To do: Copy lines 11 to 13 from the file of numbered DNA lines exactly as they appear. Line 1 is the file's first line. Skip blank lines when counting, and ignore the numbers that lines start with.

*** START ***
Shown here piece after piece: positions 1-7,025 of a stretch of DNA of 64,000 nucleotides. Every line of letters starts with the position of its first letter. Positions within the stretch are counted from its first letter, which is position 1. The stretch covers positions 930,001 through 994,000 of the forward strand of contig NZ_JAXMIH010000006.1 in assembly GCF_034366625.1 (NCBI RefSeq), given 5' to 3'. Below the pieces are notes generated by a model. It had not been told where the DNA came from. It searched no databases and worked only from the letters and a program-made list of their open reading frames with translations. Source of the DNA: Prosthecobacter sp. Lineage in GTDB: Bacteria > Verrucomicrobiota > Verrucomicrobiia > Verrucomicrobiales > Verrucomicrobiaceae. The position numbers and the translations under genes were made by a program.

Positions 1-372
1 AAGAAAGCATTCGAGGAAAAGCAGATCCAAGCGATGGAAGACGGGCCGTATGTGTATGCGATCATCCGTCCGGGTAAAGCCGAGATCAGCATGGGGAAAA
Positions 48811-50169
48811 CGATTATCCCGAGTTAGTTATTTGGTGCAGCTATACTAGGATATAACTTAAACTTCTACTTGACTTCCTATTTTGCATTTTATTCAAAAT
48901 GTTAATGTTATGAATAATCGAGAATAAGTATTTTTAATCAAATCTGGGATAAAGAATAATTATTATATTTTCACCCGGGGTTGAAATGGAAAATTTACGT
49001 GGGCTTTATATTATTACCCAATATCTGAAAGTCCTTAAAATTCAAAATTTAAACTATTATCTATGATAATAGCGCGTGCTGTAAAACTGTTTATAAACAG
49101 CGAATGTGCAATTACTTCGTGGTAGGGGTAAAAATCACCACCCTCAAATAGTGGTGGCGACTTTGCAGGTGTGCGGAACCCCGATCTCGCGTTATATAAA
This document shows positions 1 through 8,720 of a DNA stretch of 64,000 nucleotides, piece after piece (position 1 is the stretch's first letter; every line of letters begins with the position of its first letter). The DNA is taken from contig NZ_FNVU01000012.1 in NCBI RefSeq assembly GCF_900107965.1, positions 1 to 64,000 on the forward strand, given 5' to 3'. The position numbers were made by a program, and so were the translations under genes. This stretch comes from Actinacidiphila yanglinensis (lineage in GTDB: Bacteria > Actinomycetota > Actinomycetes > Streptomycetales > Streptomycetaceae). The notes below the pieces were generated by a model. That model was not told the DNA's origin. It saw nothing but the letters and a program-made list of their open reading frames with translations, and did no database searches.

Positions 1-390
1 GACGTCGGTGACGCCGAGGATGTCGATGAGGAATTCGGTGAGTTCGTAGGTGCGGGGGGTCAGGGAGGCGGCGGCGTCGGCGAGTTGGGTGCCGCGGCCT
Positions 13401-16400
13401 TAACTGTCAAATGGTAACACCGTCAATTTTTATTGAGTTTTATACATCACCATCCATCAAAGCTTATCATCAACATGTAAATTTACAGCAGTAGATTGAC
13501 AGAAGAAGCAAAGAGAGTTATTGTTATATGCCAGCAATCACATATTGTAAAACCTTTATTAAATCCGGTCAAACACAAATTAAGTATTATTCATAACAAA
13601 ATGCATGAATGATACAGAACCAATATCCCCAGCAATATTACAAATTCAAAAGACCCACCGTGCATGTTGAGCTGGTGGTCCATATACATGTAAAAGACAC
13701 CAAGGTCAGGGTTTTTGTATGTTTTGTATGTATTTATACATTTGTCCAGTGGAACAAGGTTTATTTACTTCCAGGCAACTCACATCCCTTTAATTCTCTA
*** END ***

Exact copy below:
1 GACGTCGGTGACGCCGAGGATGTCGATGAGGAATTCGGTGAGTTCGTAGGTGCGGGGGGTCAGGGAGGCGGCGGCGTCGGCGAGTTGGGTGCCGCGGCCT
Positions 13401-16400
13401 TAACTGTCAAATGGTAACACCGTCAATTTTTATTGAGTTTTATACATCACCATCCATCAAAGCTTATCATCAACATGTAAATTTACAGCAGTAGATTGAC